As children we are terrible interpreters of truth, yet we often continue to live out of our childish notions of identity and worth well into our adult years. “My worth is directly proportional to the amount I produce and the image I portray to the world” said the voice in my head throughout most of my life. Maybe this all started when, as a child, I was praised for serving, or felt shame for not bringing home straight A report cards. Or perhaps this became my way of attempting to regain my position of “princess” in the family after my adorable little sister was born. However it began, that inner voice was in control for many years.
As a result of these lies that kept playing on repeat in my head, I had to keep moving, keep producing and keep pleasing. I believed that I had to work in order to earn anything. I was suspicious of grace. It made no sense to me that God’s pardon and favour were available to me without having to earn it in some way.
So even though I had committed myself to following Jesus, it was on the condition that I could work to attain God’s love, and serve my way into the Kingdom. So, I planned, strived, worried and became a workaholic in my attempt to earn approval from God and others. Instead of receiving grace, I obtained a very long to-do list.
Within this belief system I had developed, pride played a starring role. Since I was working so hard to achieve the life I envisioned, I could take the credit and bask in my achievements. This self importance made it almost impossible to let anyone else in for fear they might see the real me and find me lacking. So, I developed strategies of keeping others at a safe distance. I was cut off from experiencing true community. Throughout the years, God provided glimpses of another way of living but I can be slow to learn. He was persistent and finally one particular instance broke through.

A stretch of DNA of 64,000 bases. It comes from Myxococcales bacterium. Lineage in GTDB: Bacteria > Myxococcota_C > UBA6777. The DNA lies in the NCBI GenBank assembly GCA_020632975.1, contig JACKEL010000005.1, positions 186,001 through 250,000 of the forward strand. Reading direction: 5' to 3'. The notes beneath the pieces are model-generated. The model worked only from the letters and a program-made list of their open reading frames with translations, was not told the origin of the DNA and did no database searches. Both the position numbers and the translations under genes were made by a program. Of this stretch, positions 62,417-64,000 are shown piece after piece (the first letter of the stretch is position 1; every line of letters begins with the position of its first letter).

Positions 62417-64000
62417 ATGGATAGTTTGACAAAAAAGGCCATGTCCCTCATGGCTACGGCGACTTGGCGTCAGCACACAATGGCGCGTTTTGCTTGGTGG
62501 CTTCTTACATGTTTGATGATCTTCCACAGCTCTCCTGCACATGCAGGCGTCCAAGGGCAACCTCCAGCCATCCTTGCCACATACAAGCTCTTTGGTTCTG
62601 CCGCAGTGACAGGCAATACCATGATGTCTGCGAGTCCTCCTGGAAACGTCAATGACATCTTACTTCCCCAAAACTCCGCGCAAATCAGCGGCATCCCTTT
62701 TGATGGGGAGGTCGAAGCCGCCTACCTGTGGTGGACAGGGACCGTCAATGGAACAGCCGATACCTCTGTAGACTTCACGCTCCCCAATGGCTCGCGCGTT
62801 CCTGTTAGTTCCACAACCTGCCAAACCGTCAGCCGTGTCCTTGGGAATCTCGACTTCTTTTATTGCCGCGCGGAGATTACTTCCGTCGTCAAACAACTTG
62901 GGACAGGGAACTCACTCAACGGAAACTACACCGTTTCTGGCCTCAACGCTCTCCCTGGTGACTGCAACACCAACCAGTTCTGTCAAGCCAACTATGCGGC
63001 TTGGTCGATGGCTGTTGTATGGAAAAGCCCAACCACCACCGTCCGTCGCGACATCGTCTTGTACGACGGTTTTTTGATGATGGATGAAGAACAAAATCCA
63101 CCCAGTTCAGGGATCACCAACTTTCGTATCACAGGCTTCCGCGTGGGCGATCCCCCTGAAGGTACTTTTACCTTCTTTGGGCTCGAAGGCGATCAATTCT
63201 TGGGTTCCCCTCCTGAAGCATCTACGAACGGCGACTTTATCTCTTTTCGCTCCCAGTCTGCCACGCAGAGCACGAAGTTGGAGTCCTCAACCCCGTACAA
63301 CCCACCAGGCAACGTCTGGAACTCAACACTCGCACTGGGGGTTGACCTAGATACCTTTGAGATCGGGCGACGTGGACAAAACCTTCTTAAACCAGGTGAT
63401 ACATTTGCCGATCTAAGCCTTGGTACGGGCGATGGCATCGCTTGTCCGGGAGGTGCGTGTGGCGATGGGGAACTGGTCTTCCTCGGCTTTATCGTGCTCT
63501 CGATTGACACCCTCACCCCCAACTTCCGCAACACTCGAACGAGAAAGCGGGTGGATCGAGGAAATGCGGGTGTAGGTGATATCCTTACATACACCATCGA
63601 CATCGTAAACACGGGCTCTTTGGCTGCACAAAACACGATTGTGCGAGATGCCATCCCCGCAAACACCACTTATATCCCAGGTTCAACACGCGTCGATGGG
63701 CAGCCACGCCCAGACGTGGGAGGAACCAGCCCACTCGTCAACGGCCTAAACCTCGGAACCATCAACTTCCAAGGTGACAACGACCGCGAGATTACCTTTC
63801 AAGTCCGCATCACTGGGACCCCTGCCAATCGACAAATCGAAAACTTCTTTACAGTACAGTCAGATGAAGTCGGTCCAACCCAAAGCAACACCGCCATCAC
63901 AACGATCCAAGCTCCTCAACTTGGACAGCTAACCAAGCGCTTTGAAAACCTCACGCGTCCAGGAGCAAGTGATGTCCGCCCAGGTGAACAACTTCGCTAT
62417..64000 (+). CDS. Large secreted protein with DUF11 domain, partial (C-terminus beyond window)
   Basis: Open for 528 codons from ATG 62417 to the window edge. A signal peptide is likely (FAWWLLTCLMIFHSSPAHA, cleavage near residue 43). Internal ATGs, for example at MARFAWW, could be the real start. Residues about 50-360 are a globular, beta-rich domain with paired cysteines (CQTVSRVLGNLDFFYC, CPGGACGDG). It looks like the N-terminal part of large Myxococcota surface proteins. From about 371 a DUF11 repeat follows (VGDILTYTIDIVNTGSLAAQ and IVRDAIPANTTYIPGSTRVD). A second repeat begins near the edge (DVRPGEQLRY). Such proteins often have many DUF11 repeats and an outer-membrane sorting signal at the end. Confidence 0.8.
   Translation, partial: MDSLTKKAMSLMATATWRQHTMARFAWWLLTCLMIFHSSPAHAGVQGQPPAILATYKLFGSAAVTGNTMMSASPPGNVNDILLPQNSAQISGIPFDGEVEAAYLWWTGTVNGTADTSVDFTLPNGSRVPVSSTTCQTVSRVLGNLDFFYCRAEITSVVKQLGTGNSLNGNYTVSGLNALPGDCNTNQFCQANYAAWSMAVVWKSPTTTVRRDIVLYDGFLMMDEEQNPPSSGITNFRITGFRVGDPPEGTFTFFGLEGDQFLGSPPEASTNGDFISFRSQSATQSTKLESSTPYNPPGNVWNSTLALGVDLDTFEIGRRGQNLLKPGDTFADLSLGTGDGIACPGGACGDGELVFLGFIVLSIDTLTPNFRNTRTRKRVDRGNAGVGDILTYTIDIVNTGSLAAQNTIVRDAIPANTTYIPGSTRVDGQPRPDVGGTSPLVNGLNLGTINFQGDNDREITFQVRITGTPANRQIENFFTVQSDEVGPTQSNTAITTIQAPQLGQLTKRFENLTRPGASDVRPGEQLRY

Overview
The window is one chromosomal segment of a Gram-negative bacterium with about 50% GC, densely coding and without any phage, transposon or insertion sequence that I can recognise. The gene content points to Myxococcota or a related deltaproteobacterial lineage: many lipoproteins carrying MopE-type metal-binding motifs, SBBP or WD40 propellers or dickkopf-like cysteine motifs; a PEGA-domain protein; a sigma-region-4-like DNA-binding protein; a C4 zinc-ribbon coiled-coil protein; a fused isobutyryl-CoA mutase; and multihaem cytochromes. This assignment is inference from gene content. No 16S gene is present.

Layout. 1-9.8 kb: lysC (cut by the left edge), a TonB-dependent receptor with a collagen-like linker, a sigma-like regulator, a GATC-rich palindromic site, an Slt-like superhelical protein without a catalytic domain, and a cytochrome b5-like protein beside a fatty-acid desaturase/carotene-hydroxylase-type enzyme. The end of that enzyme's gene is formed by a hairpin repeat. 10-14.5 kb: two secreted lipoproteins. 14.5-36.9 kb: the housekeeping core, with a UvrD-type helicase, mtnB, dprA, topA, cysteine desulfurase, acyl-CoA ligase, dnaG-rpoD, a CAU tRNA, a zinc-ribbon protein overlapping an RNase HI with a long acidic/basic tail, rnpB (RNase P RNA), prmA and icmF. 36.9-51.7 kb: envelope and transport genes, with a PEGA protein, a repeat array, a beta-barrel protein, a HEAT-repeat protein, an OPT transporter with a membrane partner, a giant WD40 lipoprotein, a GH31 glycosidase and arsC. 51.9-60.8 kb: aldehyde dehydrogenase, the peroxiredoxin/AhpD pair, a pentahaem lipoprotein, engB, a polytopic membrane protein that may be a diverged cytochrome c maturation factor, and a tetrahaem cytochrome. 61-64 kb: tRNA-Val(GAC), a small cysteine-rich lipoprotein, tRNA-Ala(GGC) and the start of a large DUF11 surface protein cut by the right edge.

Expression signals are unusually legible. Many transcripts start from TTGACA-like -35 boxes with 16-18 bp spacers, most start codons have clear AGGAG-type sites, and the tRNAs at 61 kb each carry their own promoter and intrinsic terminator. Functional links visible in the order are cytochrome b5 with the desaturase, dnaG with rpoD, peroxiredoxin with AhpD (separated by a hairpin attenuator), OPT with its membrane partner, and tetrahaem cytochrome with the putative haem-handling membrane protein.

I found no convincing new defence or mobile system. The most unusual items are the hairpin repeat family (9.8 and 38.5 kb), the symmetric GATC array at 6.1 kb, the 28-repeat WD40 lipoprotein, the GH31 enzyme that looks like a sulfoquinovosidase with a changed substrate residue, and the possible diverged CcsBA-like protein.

In the midst of my workaholic tendencies, my “super mom” attempts, my obsession with presenting an image of the perfect family, true grace came rushing in.
Oh, at first it did not look like grace! It looked very much to me like failure; like the crashing down of my carefully constructed house of cards. The image I had worked so hard at lay shattered at my feet.
In their growth toward independence teenagers often need to push boundaries as they seek to discover their values and place in the world. My first teenager was this type. In challenging my authority and beliefs and experimenting with the “shiny objects” all around her, my child brought about the final dismantling of my carefully constructed life. Choices that grieved me deeply brought shame and a sense of failure. I wanted to hide from my friends, my church, my community because this felt like deep personal disaster. How was I to show my face in public now that my “perfect” life had been revealed for the lie that it was?
God’s grace came to me dressed as a friend. In this time of heartache and questioning my companion offered me a safe place to be vulnerable and reveal my truest self. I was able to finally remove the mask I had been hiding behind for so long. She listened without judgement as I poured out my heart. Instead of receiving the condemnation that I felt I deserved, understanding and compassion were extended and love was given.